By Dmitry Zhdankin, HBS Class of 2017
In an airplane on my way back to Boston, I flipped through the pages in my passport. Several of them were now filled with brand new stamps from Thailand, Cambodia, Vietnam, and—my FIELD2 destination—the Philippines. They now officially confirmed that I got a chance to visit Asia.
Yet despite this freshly imprinted confirmation, something about the stamps looked odd. In comparison to the borderless world of tech we have grown so used to, the practice of inking a piece of paper in someone’s identity booklet to signify that so-and-so has crossed an imaginary line separating some swaths of land seemed dated. Indeed, it felt as if the stamps signified that there was something inherently different between me, the holder of the passport, and the people living within the borders of the countries I’ve been to.
Nonetheless, one of the most valuable experiences of FIELD2 was a reminder that despite the obvious cultural and linguistic differences, the similarities among people in various corners of the world are profound. Speaking with the residents of Manila about their healthcare needs, I learned that their views were fundamentally indistinguishable from that of a resident in Cambridge, or any other place in the world for that matter. What the people I spoke with wanted was to make sure that they would be able to access a reliable doctor when they or their loved ones were sick. I felt optimistic. Perhaps there is a lot more common ground than one could imagine?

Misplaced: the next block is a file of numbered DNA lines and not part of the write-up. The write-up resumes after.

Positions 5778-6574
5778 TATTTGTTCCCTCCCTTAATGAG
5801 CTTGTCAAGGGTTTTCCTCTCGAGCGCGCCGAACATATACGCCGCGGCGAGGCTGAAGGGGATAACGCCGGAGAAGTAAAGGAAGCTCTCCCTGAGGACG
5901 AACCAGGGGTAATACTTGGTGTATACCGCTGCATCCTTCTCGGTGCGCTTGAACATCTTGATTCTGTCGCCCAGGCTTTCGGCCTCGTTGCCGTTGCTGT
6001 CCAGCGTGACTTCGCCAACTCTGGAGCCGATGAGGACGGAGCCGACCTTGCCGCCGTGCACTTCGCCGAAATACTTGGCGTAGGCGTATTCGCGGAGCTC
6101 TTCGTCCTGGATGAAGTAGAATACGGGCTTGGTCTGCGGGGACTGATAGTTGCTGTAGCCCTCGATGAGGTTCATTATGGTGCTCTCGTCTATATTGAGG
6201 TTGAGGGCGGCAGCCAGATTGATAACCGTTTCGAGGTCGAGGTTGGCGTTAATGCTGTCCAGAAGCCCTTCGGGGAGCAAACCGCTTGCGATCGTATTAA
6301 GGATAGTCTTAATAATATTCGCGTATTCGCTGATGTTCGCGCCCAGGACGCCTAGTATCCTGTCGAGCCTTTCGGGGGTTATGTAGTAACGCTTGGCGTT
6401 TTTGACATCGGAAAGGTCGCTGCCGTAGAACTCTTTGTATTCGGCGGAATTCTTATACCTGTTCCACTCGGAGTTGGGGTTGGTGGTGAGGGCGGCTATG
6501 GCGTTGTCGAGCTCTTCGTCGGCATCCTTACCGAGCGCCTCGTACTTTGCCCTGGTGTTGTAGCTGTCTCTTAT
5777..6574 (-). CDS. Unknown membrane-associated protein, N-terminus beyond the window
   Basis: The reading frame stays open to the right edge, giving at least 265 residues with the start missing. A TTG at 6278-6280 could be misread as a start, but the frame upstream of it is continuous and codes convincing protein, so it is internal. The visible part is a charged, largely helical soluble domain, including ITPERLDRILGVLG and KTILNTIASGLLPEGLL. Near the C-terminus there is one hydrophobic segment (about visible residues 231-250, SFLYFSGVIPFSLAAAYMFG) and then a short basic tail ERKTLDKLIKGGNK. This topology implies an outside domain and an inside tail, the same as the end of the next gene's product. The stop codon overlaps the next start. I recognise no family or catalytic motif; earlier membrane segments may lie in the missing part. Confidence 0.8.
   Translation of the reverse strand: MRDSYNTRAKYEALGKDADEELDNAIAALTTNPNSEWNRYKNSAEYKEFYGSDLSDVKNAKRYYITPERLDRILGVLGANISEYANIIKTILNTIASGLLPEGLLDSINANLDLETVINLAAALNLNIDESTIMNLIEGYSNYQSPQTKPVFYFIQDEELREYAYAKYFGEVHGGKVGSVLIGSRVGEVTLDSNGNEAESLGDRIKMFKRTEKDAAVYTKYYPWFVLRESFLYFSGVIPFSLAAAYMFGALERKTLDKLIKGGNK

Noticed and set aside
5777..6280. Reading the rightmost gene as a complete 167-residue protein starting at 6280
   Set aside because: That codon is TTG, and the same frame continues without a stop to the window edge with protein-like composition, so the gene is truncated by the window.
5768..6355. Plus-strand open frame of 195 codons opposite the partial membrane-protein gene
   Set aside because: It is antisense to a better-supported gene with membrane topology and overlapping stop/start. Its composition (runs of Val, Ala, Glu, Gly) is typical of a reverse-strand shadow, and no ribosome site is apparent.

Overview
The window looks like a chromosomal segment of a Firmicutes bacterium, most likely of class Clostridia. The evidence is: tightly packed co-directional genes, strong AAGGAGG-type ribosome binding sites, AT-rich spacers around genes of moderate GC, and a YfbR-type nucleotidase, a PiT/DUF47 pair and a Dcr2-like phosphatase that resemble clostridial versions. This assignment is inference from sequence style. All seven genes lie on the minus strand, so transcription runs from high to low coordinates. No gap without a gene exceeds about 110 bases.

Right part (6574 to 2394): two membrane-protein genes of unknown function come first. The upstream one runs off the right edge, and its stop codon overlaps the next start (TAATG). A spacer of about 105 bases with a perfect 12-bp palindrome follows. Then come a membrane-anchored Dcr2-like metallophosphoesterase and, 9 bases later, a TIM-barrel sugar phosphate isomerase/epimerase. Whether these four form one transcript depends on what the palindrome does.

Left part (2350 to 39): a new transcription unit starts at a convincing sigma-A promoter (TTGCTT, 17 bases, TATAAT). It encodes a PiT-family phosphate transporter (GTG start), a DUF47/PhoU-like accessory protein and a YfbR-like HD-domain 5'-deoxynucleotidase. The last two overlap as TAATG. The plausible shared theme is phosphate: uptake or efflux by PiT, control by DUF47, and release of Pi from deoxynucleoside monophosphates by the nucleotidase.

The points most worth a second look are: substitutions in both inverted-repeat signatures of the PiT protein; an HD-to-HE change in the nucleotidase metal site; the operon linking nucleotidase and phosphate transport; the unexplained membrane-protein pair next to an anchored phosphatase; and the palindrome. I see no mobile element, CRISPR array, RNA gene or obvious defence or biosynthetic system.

As our projects were wrapping up, the terrorist attacks in Jakarta and Istanbul—two other FIELD2 destinations—pointed out my naïveté. Why would someone detonate a chest-strapped bomb in a crowded area but to highlight the perception of otherness and provoke further mutual aggression? At the same time, the ongoing nationalistic rhetoric from political hopefuls in the U.S. and Europe proclaimed a similar sentiment: get out of my lawn.
I struggled trying to reconcile the feeling of common identity I experienced during FIELD2 and the recently pronounced politics of national antagonism. Of course, borders still matter and will continue to do so for years to come, placing national interest above that of our shared global challenges. Yet, not all is lost. For example, the success of recent global initiatives such as COP21 in Paris signifies that every so often we are able to agree with one another across borders. What would it take to sustain the possibility of a cooperative global spirit?
Erecting new walls, as has been suggested by some political candidates in the US, surely, is not the answer. It is quite the opposite: we must work towards eliminating the illusory barriers that exist between us. The first step would be to recognize that notwithstanding our national differences, our humanity is both shared and borderless. Indeed, issues as diverse as armed conflict, pandemics, and climate change are unconstrained by visa stamps. It is therefore quite natural that our empathy and a sense of responsibility for one another should also span across borders.